Introduction: true story (with pictures)

Greetings (and, by special request, a Hoo-ya’ to ya’ SoCal),

Many of you are here because I gave you this link while facilitating a VIP (Value Improving Process), and some of you may have gotten the link as part of my Project Manager mentoring program. I’m also getting a few hits via Google, however, so let me introduce myself… scott01

There are lots of Scott Smiths; this one is me.

At Exxon, Project Management teams are assisted by experts, referred to as NPQC (non-process quality control). While resident at a contractors offices in Milan, I had a fascinating NPQC for Instrumentation and Computerization, who flew in regularly from Amsterdam, named Albert

Albert had a great spiel for simplification, going something like this: The ultimate computer would only have a single button, and it would be labeled : “You Know What I Mean“.

I suspect that often the first screen to flash after pushing the button on such a machine might start with: “Let me tell you a story“.

So, let’s begin such a story…

Which story? I am going to select one from the 1980′s. Mainly because it is illustrative of a well executed, schedule-driven key phase of a mega-project, but also because I have lots of data, photos and even video. My follow-up assignment running the contractor’s home office activities (while the action was in the field) also gave lots of time to put together my close-out report: two bound volumes upon which I have received quite good feedback (Lou, especially: thanks!). While putting these pages together, I also reluctantly admire some youthful pluck – I was just seven years into “becoming a pro”, (see my post on that) optimistic beyond all reason, and I am somewhat charmed by the voice I hear in my reportage, which I have not tempered, below… My role was not Commanding Officer (Project Manager), but his very active XO, filling in as top dog for a few weeks, formally in charge of Schedule, Costs and Contract Administration throughout.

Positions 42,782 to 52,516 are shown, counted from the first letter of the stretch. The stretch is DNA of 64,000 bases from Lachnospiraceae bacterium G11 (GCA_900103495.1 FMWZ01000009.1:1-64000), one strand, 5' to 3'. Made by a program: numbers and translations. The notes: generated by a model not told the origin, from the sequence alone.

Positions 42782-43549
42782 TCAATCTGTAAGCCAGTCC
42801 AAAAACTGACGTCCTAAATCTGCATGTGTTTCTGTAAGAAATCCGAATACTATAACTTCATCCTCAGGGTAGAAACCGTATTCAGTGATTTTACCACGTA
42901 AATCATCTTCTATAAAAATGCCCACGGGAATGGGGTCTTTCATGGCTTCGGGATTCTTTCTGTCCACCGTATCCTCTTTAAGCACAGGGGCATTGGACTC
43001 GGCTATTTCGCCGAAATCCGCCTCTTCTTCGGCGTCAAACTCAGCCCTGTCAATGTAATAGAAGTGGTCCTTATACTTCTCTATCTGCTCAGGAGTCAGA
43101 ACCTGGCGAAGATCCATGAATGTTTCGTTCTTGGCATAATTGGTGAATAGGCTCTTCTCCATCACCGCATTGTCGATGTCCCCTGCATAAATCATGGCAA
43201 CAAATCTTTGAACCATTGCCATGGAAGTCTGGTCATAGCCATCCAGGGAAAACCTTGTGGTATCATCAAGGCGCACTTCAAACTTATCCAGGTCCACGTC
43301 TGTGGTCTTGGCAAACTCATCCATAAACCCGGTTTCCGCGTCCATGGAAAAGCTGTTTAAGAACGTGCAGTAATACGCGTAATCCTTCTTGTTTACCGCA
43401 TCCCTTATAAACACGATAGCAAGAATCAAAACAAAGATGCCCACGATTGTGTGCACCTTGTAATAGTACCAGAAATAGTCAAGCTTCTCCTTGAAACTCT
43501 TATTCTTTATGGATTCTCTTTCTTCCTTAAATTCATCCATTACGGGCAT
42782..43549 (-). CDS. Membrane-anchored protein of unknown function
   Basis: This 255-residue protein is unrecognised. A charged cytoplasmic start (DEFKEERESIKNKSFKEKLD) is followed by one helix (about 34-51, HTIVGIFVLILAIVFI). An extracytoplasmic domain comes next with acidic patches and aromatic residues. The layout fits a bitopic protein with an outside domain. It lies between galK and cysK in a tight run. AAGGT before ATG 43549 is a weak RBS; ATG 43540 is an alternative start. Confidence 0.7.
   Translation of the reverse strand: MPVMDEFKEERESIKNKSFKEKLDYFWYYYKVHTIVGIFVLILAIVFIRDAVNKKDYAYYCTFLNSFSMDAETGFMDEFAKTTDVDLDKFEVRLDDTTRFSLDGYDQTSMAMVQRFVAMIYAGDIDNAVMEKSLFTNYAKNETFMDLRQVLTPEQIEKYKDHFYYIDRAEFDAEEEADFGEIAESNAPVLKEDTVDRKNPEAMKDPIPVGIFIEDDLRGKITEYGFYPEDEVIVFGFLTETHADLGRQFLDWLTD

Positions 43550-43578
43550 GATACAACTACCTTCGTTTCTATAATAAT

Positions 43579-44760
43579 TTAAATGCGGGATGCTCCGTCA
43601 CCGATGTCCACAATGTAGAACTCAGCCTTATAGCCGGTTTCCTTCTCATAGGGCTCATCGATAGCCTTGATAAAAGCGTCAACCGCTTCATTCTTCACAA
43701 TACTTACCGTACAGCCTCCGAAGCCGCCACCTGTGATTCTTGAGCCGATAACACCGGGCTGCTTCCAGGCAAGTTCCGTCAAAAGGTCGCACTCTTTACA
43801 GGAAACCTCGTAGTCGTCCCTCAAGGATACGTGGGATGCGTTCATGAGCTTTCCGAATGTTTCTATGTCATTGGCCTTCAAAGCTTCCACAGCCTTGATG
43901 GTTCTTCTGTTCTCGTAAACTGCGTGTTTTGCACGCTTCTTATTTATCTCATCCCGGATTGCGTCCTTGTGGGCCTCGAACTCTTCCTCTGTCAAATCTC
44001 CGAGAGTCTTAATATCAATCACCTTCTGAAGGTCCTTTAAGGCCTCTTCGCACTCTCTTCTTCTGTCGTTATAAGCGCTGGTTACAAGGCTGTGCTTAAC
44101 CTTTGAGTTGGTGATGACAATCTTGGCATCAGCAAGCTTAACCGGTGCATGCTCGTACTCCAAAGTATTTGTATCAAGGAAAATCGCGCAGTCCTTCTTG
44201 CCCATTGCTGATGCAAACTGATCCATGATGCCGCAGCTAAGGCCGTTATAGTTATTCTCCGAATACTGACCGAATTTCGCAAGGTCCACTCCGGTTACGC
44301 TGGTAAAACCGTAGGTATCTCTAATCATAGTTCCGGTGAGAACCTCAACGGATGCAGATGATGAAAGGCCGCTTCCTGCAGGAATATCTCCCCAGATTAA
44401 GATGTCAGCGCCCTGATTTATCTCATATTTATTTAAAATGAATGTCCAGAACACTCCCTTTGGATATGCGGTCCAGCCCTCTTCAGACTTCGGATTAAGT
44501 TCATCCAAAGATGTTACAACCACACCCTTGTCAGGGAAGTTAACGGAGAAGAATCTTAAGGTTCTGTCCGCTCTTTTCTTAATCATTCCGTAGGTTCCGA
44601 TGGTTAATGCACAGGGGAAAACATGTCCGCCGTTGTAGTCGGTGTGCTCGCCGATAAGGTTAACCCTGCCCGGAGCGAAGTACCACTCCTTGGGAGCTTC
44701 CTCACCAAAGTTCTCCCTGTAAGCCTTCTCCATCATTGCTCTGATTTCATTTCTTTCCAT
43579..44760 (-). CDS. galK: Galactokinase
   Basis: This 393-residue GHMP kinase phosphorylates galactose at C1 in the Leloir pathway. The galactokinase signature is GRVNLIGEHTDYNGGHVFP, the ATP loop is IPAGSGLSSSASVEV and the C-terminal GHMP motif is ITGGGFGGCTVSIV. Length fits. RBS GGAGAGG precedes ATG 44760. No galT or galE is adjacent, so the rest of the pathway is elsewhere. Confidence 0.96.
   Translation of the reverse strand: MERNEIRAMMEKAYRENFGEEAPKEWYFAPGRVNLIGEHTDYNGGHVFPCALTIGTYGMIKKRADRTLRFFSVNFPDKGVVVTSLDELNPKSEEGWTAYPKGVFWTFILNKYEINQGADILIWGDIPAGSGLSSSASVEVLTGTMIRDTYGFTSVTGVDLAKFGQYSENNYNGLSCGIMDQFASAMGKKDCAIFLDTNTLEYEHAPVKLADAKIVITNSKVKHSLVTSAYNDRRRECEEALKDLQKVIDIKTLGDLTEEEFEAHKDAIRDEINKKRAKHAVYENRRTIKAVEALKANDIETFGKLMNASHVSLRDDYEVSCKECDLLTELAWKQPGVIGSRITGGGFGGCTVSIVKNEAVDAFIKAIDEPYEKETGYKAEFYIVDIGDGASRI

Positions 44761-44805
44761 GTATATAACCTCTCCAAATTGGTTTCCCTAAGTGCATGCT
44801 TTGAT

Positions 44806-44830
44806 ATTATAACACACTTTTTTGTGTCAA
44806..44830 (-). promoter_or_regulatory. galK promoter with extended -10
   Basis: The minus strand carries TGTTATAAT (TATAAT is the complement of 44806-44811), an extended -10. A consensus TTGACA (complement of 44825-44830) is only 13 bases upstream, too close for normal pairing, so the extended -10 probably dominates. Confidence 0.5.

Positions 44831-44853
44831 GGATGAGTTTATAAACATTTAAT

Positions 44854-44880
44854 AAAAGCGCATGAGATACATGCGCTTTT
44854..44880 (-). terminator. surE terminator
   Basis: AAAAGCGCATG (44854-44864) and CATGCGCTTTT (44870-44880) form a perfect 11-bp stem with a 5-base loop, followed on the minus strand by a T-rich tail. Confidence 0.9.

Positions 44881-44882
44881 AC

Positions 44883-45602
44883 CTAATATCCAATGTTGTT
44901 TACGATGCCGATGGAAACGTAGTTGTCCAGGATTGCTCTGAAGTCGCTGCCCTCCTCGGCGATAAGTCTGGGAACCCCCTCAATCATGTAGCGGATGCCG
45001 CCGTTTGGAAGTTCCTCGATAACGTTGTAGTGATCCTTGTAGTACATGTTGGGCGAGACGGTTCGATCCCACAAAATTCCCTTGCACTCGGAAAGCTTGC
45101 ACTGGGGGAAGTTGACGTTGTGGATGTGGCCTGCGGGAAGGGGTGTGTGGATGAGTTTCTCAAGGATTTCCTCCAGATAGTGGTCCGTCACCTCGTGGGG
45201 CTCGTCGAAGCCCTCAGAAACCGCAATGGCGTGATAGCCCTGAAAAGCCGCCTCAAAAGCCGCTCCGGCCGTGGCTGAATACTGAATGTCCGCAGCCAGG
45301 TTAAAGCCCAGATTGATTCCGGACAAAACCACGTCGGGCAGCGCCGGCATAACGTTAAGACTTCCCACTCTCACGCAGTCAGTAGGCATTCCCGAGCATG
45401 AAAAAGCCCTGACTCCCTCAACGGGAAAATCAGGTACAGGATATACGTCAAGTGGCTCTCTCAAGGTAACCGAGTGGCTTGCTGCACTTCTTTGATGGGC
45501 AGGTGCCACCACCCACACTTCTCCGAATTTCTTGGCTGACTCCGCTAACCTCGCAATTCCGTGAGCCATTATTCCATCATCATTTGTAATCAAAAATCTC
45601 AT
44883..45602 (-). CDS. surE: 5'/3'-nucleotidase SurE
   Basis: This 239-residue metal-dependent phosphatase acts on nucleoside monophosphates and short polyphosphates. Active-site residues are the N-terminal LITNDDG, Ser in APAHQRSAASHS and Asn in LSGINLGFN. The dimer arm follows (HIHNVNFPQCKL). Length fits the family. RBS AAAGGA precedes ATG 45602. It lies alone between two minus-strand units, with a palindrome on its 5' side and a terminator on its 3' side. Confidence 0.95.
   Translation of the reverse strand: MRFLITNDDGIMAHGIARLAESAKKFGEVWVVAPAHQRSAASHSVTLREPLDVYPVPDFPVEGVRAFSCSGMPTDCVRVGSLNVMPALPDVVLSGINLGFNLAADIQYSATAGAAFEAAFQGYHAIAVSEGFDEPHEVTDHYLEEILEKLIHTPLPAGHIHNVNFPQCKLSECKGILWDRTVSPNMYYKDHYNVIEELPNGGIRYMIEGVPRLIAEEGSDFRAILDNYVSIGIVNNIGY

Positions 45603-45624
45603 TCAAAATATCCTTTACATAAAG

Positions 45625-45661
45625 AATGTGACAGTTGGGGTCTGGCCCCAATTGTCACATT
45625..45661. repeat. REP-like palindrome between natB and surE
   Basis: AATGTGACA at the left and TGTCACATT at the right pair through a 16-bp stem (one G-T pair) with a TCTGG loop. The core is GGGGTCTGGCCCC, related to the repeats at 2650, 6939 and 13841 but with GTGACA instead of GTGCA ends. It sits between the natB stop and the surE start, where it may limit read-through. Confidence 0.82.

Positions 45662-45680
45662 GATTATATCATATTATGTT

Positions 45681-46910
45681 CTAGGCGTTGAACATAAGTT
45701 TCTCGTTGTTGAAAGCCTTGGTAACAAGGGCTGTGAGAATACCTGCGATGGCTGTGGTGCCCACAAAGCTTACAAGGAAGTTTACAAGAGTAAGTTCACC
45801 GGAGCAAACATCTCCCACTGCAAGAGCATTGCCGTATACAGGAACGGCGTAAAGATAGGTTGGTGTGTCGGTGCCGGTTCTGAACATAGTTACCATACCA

My temptation is to start with what, if this was a movie, would be called Plot Point I, on pages 25-27 of the script. Here, after some previous foreshadowing during the visit by iconic Exxon head-of-all-projects Manny Peralta, prepping for the following week’s visit of Saudi Royalty to our site, Manny expresses “interest” that a similar project in the same facility has hired Henry Kissinger to lobby top management and is offering $$ one million dollar per month unilateral incentive bonuses to meet schedule, while my incentive plan is monthly beers at the local pub. Manny sends out Exxon’s top scheduling expert and the top Fluor (our managing contractor) scheduling expert to perform a joint audit on my work. Conducted five months before the first of our five scheduled module-shipment dates, they report that at best I will be three months late – at $50,000 per day demurrage on the ships, plus hugely more in other disruptions – and at worst case six to nine months late! Fade to “bad day” music, as the sun sets over the module fabrication yard…….


Positive Note: this will be resolved in Plot Point II, pages 85-90, after I have convinced my management to stick with me, and Shipment 1, even though we waited an extra four days so the president of Korea could attend the shipping-out ceremony, goes on time, as do all of the other shipments, including the last shipment two weeks early. The time frames achieved compare favorably to Exxon internal “Effective Construction Span” data based on direct construction manhours (13 months actual vs. 18 predicted), and also compares well to the next best bidder for this module work, an experienced Japanese yard (a first-pass contractual six to nine month longer schedule, which might have been negotiated down to, say at best, a three month longer schedule than was achieved). But at what price? 9.1% below the control budget; 21.2% below the estimate at the time of contract award. The modules were insured for $125 million, as part of a roughly $500 million total project.

As I said, I was tempted to start at Plot Point 1. But if you will indulge me, I’ll start at the beginning (of course, feel free to jump down to page 6 to get to the meat, if you wish). By beginning, I am talking Michener-like, way beginning…

One Comment

  1. Justin Smith
    Posted August 28, 2007 at 4:21 am | Permalink

    I found the summary of this posting (page 8) very useful. It is clear that you have a lot of good insight into the oil industry. I would like to learn more about the political pressures -internal and governmental- your projects faced, and your recommendationed solution for overcoming/circumventing these obstacles.

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